Principals Are the Key to Turning Around Failing Schools
Florida TaxWatch recently celebrated its fourth annual Principal Leadership Awards with a ceremony in Orlando honoring nine outstanding elementary, middle and high school principals. These are principals at schools with large populations of at-risk students --- students who have demonstrated learning gains that far exceed what was expected of them. Through innovation and new techniques, these principals are making a difference not only in the lives of their students, but in their communities as well. Florida TaxWatch is honored to be able to recognize the outstanding contributions of these principals.
The Florida Legislature has also taken steps to recognize the importance of school leadership, in addition to effective classroom instruction, in contributing to student learning and student success. Modeled after a program in Broward County, the Principal Autonomy Pilot Program Initiative (PAPPI) is a voluntary program in seven school districts (Broward, Duval, Jefferson, Madison, Palm Beach, Pinellas, and Seminole) that grants participating principals greater authority and autonomy with respect to staffing decisions, budgeting, and resource allocation.
Principals who have earned highly effective performance ratings are assigned to schools that have received school grades of “D” or “F” in at least two of the past three school years. Participating principals are required to first participate in a nationally-recognized “turnaround” program (a professional development program for school-level administrators) before taking control of their new school. Participating principals receive an annual $10,000 supplement, to be used at the discretion of the principal. Participating principals are granted greater authority to: (1) select or reject instructional personnel; (2) implement instructional reforms; and (3) budget and allocate resources.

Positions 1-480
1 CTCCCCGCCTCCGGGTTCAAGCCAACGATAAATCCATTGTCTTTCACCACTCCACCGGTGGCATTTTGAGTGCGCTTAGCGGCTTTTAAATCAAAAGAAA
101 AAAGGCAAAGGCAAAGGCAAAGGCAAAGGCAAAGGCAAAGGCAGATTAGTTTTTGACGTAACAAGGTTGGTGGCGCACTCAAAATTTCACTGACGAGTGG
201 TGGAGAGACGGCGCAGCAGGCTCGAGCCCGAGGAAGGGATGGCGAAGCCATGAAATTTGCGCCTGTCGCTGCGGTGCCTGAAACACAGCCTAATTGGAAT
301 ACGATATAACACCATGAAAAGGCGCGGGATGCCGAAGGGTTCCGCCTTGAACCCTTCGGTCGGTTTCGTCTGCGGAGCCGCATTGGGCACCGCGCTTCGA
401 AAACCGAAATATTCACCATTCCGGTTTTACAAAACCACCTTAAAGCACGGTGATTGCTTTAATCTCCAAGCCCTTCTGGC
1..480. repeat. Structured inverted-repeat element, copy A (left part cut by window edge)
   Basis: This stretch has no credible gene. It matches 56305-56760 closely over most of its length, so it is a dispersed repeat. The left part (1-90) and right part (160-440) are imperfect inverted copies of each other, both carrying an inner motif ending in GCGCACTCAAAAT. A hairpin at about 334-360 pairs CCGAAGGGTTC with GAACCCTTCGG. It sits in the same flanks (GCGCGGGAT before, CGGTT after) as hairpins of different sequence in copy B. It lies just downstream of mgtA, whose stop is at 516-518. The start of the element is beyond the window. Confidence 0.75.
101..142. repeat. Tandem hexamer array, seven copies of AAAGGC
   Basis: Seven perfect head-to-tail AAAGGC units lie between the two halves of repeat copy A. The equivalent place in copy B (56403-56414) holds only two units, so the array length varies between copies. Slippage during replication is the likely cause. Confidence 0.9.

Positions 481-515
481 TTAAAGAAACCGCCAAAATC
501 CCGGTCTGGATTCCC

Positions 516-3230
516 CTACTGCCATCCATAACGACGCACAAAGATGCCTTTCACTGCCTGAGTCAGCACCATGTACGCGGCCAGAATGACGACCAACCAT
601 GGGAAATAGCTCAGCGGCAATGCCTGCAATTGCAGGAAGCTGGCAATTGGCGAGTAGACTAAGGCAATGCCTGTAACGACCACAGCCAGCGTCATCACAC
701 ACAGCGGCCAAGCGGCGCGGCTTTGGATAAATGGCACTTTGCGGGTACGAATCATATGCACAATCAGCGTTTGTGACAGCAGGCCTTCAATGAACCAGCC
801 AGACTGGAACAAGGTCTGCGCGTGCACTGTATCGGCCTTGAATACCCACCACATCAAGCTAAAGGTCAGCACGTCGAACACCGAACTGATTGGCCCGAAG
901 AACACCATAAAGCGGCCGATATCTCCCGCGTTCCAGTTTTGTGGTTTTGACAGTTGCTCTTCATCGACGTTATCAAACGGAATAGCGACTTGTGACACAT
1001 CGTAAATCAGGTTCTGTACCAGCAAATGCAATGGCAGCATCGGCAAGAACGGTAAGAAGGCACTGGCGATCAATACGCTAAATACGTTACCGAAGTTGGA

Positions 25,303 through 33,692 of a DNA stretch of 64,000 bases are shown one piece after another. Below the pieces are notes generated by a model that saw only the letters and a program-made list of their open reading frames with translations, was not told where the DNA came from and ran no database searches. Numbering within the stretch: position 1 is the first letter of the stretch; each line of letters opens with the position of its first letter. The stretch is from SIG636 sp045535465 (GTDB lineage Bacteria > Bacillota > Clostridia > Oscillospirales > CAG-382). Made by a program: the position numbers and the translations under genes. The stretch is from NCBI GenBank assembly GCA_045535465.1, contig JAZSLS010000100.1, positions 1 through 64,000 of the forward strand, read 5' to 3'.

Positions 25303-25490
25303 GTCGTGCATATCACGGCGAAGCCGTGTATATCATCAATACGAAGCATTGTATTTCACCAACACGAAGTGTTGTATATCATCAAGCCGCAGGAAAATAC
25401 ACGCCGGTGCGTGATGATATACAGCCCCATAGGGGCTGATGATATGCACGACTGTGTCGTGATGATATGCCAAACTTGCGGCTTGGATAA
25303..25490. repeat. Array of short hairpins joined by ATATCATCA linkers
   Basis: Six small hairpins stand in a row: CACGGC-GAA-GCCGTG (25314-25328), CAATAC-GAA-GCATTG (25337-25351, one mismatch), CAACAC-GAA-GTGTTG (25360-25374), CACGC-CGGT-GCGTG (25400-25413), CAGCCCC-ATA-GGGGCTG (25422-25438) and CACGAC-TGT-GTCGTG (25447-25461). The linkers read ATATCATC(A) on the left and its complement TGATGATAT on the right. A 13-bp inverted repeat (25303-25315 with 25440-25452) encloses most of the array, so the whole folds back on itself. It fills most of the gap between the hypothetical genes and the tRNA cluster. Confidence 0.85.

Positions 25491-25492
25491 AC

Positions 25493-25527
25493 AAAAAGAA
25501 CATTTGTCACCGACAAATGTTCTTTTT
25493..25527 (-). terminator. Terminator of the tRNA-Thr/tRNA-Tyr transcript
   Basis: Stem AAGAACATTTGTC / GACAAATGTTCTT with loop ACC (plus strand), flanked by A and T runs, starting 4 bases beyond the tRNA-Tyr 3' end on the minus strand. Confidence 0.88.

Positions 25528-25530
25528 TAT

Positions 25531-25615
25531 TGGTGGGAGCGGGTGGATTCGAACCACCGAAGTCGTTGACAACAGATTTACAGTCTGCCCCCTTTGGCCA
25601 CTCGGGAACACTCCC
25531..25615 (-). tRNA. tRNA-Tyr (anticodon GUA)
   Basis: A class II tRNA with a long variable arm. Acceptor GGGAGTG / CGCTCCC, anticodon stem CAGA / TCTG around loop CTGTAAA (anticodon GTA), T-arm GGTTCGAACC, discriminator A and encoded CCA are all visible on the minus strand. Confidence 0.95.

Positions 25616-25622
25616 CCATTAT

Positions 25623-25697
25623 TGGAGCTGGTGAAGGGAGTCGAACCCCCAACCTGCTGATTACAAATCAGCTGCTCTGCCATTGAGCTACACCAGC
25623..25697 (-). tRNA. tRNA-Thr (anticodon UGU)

Schools participating in PAPPI are exempt from many provisions contained in the K-20 Education Code and many State Board of Education rules. In addition, compliance with the state’s class size requirements for participating schools will be calculated at the school-level average rather than at the individual classroom level.
Participating school districts are required to submit an annual report to the state Board of Education. At the end of the program’s first three-year term, the Commissioner of Education will submit a full evaluation of the program to the Legislature, permitting legislators to assess the program’s overall effectiveness and decide whether to continue the program.
PAPPI has the potential to be transformative. These highly effective principals will bring to their new schools their visions of student success and their commitments to high standards. Free from many state rules and regulations, these principals will have a unique opportunity to create instructional climates that empower teachers to teach their best and engage students to learn and be successful.
From there, education policy-makers can observe firsthand the daily practices of these highly effective principals and their instructional personnel in an effort to identify the most effective standards of practice, replicate and institutionalize these practices, and enhance student achievement, primarily for students in high-risk schools.